The finding that PKM2 expression provides a proliferative advantage for cancer cells raised the possibility that PKM2 could be an attractive target for cancer therapy. Tumors express higher levels of PKM2 than normal control tissues (Bluemlein et al., 2011); however, inhibiting PKM2 could also allow glycolytic intermediates to accumulate and feed biosynthetic pathways, resulting in tumor promotion. Remarkably, there is data to suggest that either inhibiting or activating PKM2 in cancer cells diminishes tumor growth. Anastasiou et al. (2011) have recently demonstrated that PKM2 is regulated by cellular oxidative stress. PKM2 is specifically oxidized on cysteine 358, inhibiting its activity and promoting diversion of glycolytic intermediates into the PPP, producing NADPH and promoting redox balance. Expression of a nonoxidizable PKM2 mutant reduced flux through the PPP, increased oxidative stress, and inhibited tumor growth (Anastasiou et al., 2011). These results indicate that PKM2 activators could be viable cancer therapeutics, especially when used in conjunction with radiation or chemotherapeutic agents known to promote oxidative stress. Paradoxically, in this issue Goldberg and Sharp have demonstrated that inhibition of PKM2 activity using small interfereing RNA (siRNA) increases apoptosis in cell culture, and can also inhibit tumor cell growth. Work by this group demonstrates that in vivo delivery of siRNA molecules targeting PKM2 causes tumor regression in mouse xenograft models. This is potentially promising, as recent advances in nanotechnology are attempting to target siRNA delivery specifically to tumor cells in vivo.
Although seemingly irreconcilable with the data from Anastasiou et al., 2011, these disparate results may be explained by cellular responses to varying degrees of hypoxia. Moderate hypoxia (1.5% O2) promotes mitochondrial generation of hydrogen peroxide (H2O2), which activates signaling pathways critical for the cellular response to hypoxia. Under these conditions, PKM2 becomes oxidized, which inhibits its activity, promotes flux through the PPP, and promotes redox balance (Anastasiou et al., 2011). This prevents accumulation of aberrantly high levels of cellular H2O2 and oxidative cellular damage. Under severe hypoxia (<0.5% O2), however, oxygen becomes limiting for the mitochondrial electron transport chain and production of mitochondrial ATP and H2O2 ceases. Under these conditions, cells become dependent on PK activity for ATP production. Thus, PKM2 inhibitors and activators could both be therapeutically beneficial for different reasons. PKM2 inhibitors would prevent ATP production in severely hypoxic cells, whereas PKM2 activators would promote oxidative damage in moderately hypoxic cells. As most tumors exhibit a range of oxygen concentrations depending on tumor size and vascularization, whether PKM2 activation or inhibition is most therapeutically effective may be tumor-dependent. It is important to note that insufficient inhibition of PKM2 activity, which allows for glycolytic ATP production during severe hypoxia, would promote flux through biosynthetic pathways and possibly accelerate tumor growth. It will also be important to study the effects of PKM2 modulation in relatively well-oxygenated tissues, such as the lung.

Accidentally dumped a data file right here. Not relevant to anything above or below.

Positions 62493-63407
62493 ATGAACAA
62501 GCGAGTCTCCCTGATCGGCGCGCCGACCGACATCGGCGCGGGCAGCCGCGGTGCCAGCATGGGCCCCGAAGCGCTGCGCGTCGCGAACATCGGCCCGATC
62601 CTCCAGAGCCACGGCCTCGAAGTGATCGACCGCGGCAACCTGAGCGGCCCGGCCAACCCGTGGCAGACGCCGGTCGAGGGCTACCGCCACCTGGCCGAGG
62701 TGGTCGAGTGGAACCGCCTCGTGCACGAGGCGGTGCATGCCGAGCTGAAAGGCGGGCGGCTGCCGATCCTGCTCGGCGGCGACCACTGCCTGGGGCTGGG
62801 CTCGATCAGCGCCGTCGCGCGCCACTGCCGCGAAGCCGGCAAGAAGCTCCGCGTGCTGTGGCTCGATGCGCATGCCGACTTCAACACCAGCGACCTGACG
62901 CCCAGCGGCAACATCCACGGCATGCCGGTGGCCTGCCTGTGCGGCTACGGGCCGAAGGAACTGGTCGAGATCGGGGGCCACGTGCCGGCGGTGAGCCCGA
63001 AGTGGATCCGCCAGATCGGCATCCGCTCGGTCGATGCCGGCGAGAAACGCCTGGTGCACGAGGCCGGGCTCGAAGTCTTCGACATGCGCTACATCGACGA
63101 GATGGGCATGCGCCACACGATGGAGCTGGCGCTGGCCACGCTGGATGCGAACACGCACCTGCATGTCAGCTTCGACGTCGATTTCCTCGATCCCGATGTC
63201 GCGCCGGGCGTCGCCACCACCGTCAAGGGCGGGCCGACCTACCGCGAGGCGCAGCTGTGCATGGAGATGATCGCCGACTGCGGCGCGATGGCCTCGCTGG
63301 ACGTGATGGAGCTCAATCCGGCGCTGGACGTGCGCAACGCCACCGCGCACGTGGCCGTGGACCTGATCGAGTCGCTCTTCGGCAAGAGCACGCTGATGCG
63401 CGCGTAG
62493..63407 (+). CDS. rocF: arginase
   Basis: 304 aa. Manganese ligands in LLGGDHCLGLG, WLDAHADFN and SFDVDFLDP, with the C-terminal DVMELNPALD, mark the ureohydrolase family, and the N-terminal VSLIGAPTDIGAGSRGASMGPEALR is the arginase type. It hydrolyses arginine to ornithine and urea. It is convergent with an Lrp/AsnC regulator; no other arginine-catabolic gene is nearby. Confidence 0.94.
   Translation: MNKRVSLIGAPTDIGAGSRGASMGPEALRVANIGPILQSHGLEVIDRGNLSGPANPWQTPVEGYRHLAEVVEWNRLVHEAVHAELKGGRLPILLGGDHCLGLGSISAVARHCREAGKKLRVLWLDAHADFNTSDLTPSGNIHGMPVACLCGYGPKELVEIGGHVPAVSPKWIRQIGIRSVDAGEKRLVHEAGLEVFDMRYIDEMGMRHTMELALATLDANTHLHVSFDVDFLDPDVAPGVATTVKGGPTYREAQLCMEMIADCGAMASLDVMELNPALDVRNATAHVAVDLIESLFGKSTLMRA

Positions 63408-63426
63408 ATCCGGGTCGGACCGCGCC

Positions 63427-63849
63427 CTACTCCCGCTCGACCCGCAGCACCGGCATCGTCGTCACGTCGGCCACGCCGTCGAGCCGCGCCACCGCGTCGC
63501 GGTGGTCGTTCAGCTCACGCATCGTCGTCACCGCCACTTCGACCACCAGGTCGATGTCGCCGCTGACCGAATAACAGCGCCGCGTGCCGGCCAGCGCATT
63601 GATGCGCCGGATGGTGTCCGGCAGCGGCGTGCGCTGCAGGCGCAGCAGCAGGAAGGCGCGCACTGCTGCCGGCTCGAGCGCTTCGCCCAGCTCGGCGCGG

Another mechanism by which PKM2 inhibition by siRNA could potentially diminish tumor growth is by inhibiting other nonglycolytic functions of PKM2. Goldberg and Sharp (2012) posit that PKM2 inhibition by siRNA selectively induces caspase-dependent cell death, suggesting that PKM2 might regulate apoptosis through yet to be defined mechanisms. Interestingly, PKM2 has recently been shown to bind to and enhance the transcriptional activity of the hypoxia-inducible factor-1 (HIF-1; Luo et al., 2011). HIF-1 is a critical mediator of cellular adaptation to hypoxic stress through transcription of diverse targets including GLUTs and glycolytic enzymes such as HKII and LDH-A. It will be important to determine whether pharmacological inhibition of PKM2 can inhibit HIF-1 transcriptional activity or whether inhibition of PKM2 expression is required. Similarly, PKM2 has been show to associate with OCT4 and β-catenin, two transcription factors associated with tumor progression (Lee et al., 2008; Yang et al., 2011). Going forward, it will be important to decipher whether PKM2 inhibition or activation affects nonglycolytic functions of PKM2, and whether PKM2 interaction with nonglycolytic proteins is important for tumorigenesis.
Conclusions and future directions
The genetic revolution brought with it the discovery of genes and signaling pathways that promote or repress cellular transformation, and a genetic basis for understanding tumorigenesis. More recent work has focused on deciphering interactions between these proliferative pathways and cellular metabolic pathways. Currently, there are three major issues that need to be addressed to determine whether targeting glucose metabolism is a viable strategy for cancer therapy.
First, to date, the genetic or pharmacologic interventions performed have primarily been done using human cancer cells injected subcutaneously into nude mice. It will be important for future experiments to make use of genetically engineered mouse cancer models or orthotopic models with human cancer cells to assess whether glucose-dependent pathways are promising targets for cancer therapy.
Second, the toxic effects of inhibiting metabolic enzymes in normal cells need to be deciphered. Aside from cancer cells, immune cells and stem cells also display aerobic glycolysis. Unless antimetabolic therapies can distinguish between malignant and nonmalignant cells with self-renewal capacity, then therapeutically targeting metabolism could be complicated by the same types of toxicity that plague conventional cytotoxic chemotherapeutic regimens.
Third, cancer cells display metabolic plasticity. Thus, it is conceivable that cancer cells could develop resistance to inhibition of a particular metabolic pathway through expression of alternate isoforms or up-regulation of alternate pathways, such as gluconeogenesis. Adjacent cells such as adipocytes may also provide precursors for the biosynthetic needs of tumor cells (Nieman et al., 2011). Still, these are exciting times for the metabolism field as the links between gene expression, epigenetics, cell proliferation, differentiation, and metabolic pathways are being uncovered.
We thank Ralph Deberardinis for his helpful suggestions.
This work was supported by a National Institutes of Health Grant R01CA123067-05 to N.S. Chandel.